Saturday, December 02, 2023

The Term Limits Movement Is Alive and Politically Potent

The power of incumbency in politics used to be near absolute at the congressional level. Once elected, the job was, in a sense, yours for life. That was true until 1994.  

It was then that House Speaker Tom Foley was put out to the political pasture. This was earthshaking news at the time, realistically the first of its kind since the Civil War. If incumbency brought with it a near-lifetime sinecure, surely the Speaker of the House was thoroughly bulletproof.  

Thankfully, a then-nascent organization by the name of U.S. Term Limits didn’t agree. Rather than accept the status quo, U.S. Term Limits made Foley a target. They zeroed in on Foley’s disdain for term limits and ran ads in Foley’s district that vivified his contempt.  

Foley’s loss was once again a major shock. More importantly, it was a sign that the Term Limits movement had arrived, and that it would be a force to be reckoned with. Indeed, twenty years later, term-limit signing challenger Dave Brat pulled off yet another earthshaking upset, this time of House Minority Leader Eric Cantor. Cantor, like Foley, similarly turned his nose up to the term-limits pledge.   

What was true in 1994 and 2014 promises to reveal itself as true once again in 2024. Put another way, any rumors of the death of the term limits movement are and were very much exaggerated. What felled powerful political figures back in the 1990s continues to carry with it impressive (and well-funded) political weight in the 2020s.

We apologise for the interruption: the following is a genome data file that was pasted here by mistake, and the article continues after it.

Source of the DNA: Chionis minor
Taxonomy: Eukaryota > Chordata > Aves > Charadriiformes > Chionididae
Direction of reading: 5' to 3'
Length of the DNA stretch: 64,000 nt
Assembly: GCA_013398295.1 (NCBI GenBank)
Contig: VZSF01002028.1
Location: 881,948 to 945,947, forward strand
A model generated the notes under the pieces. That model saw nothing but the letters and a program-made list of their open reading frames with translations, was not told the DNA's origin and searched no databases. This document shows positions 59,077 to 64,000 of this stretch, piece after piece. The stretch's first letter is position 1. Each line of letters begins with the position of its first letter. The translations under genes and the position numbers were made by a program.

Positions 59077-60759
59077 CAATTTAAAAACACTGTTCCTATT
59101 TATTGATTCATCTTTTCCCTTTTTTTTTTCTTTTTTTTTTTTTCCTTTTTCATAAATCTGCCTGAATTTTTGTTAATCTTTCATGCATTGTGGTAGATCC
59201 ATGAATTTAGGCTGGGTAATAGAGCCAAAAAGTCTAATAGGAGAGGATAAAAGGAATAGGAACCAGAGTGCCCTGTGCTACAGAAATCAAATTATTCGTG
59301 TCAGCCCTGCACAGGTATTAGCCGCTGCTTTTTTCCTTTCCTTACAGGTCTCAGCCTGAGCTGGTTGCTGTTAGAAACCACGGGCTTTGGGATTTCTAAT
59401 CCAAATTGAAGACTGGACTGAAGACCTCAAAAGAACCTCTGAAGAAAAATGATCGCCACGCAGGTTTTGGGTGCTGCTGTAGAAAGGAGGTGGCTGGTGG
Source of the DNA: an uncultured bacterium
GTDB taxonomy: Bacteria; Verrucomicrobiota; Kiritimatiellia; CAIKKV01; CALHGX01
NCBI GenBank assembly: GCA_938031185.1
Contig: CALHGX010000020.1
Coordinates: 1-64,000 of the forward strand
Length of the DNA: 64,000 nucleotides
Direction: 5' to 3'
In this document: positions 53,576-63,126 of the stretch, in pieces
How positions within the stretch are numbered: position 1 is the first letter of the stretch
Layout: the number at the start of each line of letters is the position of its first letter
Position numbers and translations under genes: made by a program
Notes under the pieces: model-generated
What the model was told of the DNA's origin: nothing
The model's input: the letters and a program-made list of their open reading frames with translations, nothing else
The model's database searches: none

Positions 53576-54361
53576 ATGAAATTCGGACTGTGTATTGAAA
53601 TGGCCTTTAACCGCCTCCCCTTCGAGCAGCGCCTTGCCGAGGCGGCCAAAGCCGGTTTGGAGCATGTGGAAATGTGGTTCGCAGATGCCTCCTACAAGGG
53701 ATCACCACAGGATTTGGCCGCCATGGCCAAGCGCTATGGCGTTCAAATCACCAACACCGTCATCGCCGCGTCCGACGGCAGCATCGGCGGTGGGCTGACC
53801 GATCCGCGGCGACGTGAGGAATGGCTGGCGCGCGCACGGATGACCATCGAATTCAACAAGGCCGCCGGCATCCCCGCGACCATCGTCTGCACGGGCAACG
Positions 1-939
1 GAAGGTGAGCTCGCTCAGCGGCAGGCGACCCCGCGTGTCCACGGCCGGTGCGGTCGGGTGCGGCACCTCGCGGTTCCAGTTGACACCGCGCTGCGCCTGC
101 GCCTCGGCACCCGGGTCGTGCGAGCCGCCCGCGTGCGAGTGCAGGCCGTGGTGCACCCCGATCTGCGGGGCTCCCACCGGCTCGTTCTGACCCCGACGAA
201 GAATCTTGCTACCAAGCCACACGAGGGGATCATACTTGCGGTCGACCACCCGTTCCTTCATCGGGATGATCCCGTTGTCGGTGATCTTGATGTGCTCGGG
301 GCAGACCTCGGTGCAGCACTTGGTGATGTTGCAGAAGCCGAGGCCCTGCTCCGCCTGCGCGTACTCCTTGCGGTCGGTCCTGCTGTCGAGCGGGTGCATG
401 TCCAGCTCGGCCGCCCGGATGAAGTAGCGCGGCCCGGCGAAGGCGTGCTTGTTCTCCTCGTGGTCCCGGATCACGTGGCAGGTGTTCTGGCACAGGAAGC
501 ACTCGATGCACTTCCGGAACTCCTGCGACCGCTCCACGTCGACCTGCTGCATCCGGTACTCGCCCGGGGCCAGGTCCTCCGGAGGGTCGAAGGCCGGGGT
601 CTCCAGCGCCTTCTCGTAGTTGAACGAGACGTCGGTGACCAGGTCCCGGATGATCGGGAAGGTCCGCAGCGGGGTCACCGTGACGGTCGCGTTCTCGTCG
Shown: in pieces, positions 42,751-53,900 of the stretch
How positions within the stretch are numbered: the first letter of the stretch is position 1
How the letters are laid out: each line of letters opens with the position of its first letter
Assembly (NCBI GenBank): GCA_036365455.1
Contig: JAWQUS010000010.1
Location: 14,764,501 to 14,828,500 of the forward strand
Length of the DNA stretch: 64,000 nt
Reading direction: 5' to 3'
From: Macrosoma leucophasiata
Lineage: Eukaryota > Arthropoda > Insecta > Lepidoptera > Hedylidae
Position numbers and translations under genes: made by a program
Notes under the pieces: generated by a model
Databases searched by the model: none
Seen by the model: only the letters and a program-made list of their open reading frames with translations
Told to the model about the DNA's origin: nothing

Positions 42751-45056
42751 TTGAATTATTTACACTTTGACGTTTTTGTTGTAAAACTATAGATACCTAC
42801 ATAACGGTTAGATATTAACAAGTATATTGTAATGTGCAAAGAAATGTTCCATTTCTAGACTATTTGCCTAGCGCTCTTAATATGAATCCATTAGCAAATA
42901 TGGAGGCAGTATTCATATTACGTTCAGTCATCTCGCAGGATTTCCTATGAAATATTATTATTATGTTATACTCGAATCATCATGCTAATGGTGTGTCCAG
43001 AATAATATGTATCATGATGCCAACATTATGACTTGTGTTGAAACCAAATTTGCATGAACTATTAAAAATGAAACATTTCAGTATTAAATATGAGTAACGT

Consider what happened in Iowa’s 3rd District in 2022. At the time, the super PAC Term Limits Action (TLA) ran television ads against incumbent Democrat Cindy Axne for refusing to sign a term limits pledge favoring a constitutional amendment. Unfortunately for Axne, her opponent Zach Nunn did. Axne subsequently lost to Nunn in the general election.  

This past summer, TLA once again threw its weight around. Armed with ads saying “politicians and diapers must be changed often and for the same reason,” the PAC ran multiple weeks of ads against Rep. Claudia Tenney (NY-24), Rep. Young Kim (CA-40), and Rep. Derrick Van Orden (WI-3). Notable about TLA is that it’s not limiting its spending to districts populated by Republicans more favorable to limiting time in Washington. In 2022, TLA showered Rep. Henry Cuellar’s district with a substantial amount of television ads as payback for his own failure to sign a term limits pledge.

All of which brings us back to the future with U.S. Term Limits. It, too, continues to make its presence known. This year USTL has put up billboards in over twelve districts that have called out candidates for their refusal to connect their signatures to constitutional limits on time served. 

The actions of TLA and USTL aren’t just crucial, they’re also highly relevant to the moment we’re in. Think about it with Hunter Biden in mind. More than a few voters are troubled by the revelations about President Biden’s son, but it’s worth stressing that their concern is over symptoms (Hunter Biden) as opposed to the real problem. The simple truth is that Hunter Biden is a logical consequence of politicians serving without endpoint as Joe Biden has. Translated, so long as politicians make it a career, so will their friends and family members make a career out of savvy with the ways of Washington.  

This is why the term limits movement’s vitality isn’t just important; it’s also the only way to limit more scandals of the Hunter Biden variety. In which case, we should be glad that Term Limit Action and U.S. Term Limits aren’t just still around, but around with copious funding. Readers will feel this in 2024 and beyond.

This article was originally published by RealClearPolitics and made available via RealClearWire.